The National  Memo Logo

Smart. Sharp. Funny. Fearless.

Monday, December 09, 2019 {{ new Date().getDay() }}

London (AFP) – Former News of the World editors Rebekah Brooks and Andy Coulson were having an affair for much of the time they were allegedly involved in phone hacking at the Rupert Murdoch-owned tabloid, a court heard on Thursday.

Prosecutor Andrew Edis said the affair, from 1998 to 2004, proved “they trusted each other” and supported charges that they conspired to hack phones to glean stories for the newspaper, which was renowned for its celebrity scoops until Murdoch closed it in disgrace two years ago.

Brooks edited the News of the World from 2000 to 2003, when her deputy Coulson took over as editor. A close confidante of Murdoch’s, Brooks went on to become chief executive of his British newspaper operations while Coulson became Prime Minister David Cameron’s media chief.

Both Brooks and Coulson deny hacking and related allegations in the high-profile trial at the Old Bailey in London, which involves six other defendants including Brooks’ current husband.

Her affair with Coulson was revealed in a love letter dated February 2004 that was found on her computer, the court heard. She apparently wrote it in response to Coulson’s efforts to end the relationship.

Both were married at the time — Brooks wed her first husband, actor Ross Kemp, in 2002. Coulson married in 2000 and has two children.

Edis said he made no “moral judgement” about the defendants, who sat next to each other in the dock, Brooks’ head bowed and Coulson looking towards the prosecutor.

But the lawyer told the jury: “Mrs. Brooks and Mr. Coulson are charged with conspiracy, and when people are charged with conspiracy the first question a jury has to answer is, how well did they know each other? How much did they trust each other? And the fact that they were in this relationship — which was a secret — means that they trusted each other quite a lot with at least that secret, and that’s why we are telling you about it.”

In the letter, Brooks wrote: “The fact is you are my very best friend, I tell you everything, I confide in you, I seek your advice, I love you, care about you, worry about you, we laugh and cry together. In fact without our relationship in my life I am not sure I will cope.”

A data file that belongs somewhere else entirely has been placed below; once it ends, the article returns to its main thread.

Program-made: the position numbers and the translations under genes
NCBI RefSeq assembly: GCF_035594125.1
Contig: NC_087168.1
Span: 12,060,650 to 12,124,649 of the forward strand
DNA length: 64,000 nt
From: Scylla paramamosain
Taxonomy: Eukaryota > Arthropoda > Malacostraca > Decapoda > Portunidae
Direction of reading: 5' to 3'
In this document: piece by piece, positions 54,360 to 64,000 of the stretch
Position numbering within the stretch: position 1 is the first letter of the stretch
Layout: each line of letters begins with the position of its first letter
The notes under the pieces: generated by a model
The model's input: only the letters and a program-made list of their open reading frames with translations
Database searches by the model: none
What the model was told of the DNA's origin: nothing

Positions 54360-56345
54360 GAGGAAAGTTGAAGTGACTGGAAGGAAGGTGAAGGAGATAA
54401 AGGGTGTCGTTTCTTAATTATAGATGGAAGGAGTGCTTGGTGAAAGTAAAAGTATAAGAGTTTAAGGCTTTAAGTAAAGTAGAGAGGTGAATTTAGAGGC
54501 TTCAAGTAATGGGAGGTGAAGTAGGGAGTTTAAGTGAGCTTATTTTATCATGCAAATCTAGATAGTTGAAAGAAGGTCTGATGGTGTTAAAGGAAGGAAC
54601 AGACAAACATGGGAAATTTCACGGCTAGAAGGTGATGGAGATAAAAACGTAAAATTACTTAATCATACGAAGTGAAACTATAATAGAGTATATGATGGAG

The prosecution alleges that Brooks, Coulson and ex-managing editor Stuart Kuttner must have known about widespread hacking at the News of the World between 2000 and 2006.

Private investigator Glenn Mulcaire was paid £100,000 (116,000 euros, $160,000) a year to work with an investigations team set up by Brooks, Edis said.

Mulcaire has since admitted phone hacking, as has another member of the team, senior journalist Greg Miskiw.

The prosecutor argued that Brooks, Coulson and Kuttner were trying to rein in the newspaper’s budget and Mulcaire’s contract would have stood out.

“The question is, didn’t anybody ever ask, what are we paying this chap for?” Edis said.

Mulcaire admitted ahead of the trial to the worst case of phone hacking, which targeted schoolgirl Milly Dowler after she disappeared in 2002. The 13-year-old was later found murdered.

Edis alleged that Coulson, Brooks and Kuttner “were criminally involved in the conspiracy which resulted from that phone hacking”.

It was public revulsion over the revelation that Milly Dowler was targeted which forced Murdoch to shut down the 168-year-old News of the World in July 2011.

The court also heard that Brooks told Eimear Cook, ex-wife of golfer Colin Montgomerie, that phone hacking had been used for a story about former Beatle Paul McCartney.

“She said all you needed was a person’s mobile phone number and a factory pin and you could listen to their voicemail, and actually gave an example of a story involving Sir Paul McCartney and (his then-wife) Heather Mills,” Edis said.

The trial heard that the News of the World even hacked the phones of journalists at the rival Mail on Sunday as part of a “dog-eat-dog” competition for stories.

“This was all about finding out how the competition were getting on with the story because, of course, you don’t want to be scooped,” Edis said.

The trial continues on Friday.

Start your day with National Memo Newsletter

Know first.

The opinions that matter. Delivered to your inbox every morning

House Minority Leader Kevin McCarthy, left, and former President Donald Trump.

Photo by Kevin McCarthy (Public domain)

In the professional stratum of politics, few verities are treated with more reverence than the outcome of next year's midterm, when the Republican Party is deemed certain to recapture majorities in the House and Senate. With weary wisdom, any pol or pundit will cite the long string of elections that buttress this prediction.

Political history also tells us that many factors can influence an electoral result, including a national crisis or a change in economic conditions — in other words, things can change and even midterm elections are not entirely foretold. There have been a few exceptions to this rule, too.

Keep reading... Show less